Gatorade and other sports drink commercials often feature super athletes pushing themselves to the point of exhaustion, taking a swig from a sports drink, and then rallying to set new personal bests. It’s a marketing campaign that insinuates you can accomplish great feats of athleticism when consuming drinks loaded with these unique electrolytes.
But there are serious consequences–including hyperkalemia–when your body has too few or too many electrolytes and there are better options than grabbing a bottle of sugar-laced sports drinks, according to an online article in Care2 Healthy Living.
First, a quick chemistry lesson. Electrolytes consist of sodium, potassium, and calcium. Balancing electrolytes is required for the normal function of our cells and organs. When we exercise, our bodies lose water and electrolytes through sweating. Hyponatremia is a common water-electrolyte imbalance and can be brought on when you drink too much and when sodium levels drop. Hypernatremia is too much sodium and is an offshoot of dehydration, which can cause high sodium levels. Hypokalemia (low potassium) is when your blood’s potassium levels are too low. This can bring on abnormal heart rhythms and muscle weakness. Conversely, hyperkalemia is when potassium levels are too high and can affect nerve and muscle cells, including the heart.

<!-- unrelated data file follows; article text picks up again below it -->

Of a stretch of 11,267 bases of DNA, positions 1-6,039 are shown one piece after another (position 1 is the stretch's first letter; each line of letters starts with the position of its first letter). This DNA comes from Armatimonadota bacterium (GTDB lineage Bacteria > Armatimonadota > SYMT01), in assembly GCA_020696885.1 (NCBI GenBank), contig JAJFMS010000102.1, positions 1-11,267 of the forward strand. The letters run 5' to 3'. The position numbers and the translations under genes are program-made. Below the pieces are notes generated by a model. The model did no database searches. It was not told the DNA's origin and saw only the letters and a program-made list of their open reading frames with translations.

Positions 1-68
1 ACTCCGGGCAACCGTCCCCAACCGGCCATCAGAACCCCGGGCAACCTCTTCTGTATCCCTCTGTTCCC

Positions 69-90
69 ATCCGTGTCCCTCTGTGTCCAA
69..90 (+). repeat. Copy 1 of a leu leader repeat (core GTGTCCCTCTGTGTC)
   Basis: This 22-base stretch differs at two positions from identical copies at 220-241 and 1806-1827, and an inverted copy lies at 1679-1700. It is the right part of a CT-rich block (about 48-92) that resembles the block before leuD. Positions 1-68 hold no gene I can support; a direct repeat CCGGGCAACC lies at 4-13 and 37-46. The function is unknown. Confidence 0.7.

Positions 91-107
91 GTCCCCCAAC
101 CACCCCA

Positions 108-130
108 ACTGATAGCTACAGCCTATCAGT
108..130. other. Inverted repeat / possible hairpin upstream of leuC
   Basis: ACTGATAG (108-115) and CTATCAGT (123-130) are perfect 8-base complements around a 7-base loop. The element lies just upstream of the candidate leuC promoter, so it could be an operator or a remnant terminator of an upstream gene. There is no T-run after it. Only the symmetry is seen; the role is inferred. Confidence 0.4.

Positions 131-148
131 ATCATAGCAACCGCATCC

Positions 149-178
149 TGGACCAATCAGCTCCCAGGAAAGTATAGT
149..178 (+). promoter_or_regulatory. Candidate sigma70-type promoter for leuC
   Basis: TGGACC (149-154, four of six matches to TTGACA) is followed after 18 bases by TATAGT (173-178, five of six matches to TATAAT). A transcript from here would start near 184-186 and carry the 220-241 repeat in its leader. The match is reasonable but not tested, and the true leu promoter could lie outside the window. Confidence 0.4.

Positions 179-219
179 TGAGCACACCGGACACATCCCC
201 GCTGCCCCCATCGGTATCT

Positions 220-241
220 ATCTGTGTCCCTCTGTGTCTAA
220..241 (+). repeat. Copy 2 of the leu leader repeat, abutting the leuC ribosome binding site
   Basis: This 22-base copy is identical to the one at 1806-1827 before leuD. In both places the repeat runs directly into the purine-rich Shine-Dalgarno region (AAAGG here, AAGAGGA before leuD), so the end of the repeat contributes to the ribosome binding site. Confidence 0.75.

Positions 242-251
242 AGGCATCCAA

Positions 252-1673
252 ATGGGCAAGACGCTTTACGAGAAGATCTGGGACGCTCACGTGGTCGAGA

So, how can you avoid or limit your exposure to the conditions and symptoms above? Work to keep your electrolytes in balance. Electrolytes occur throughout nature and are readily available. All you have to do is visit the produce section of your local grocery store.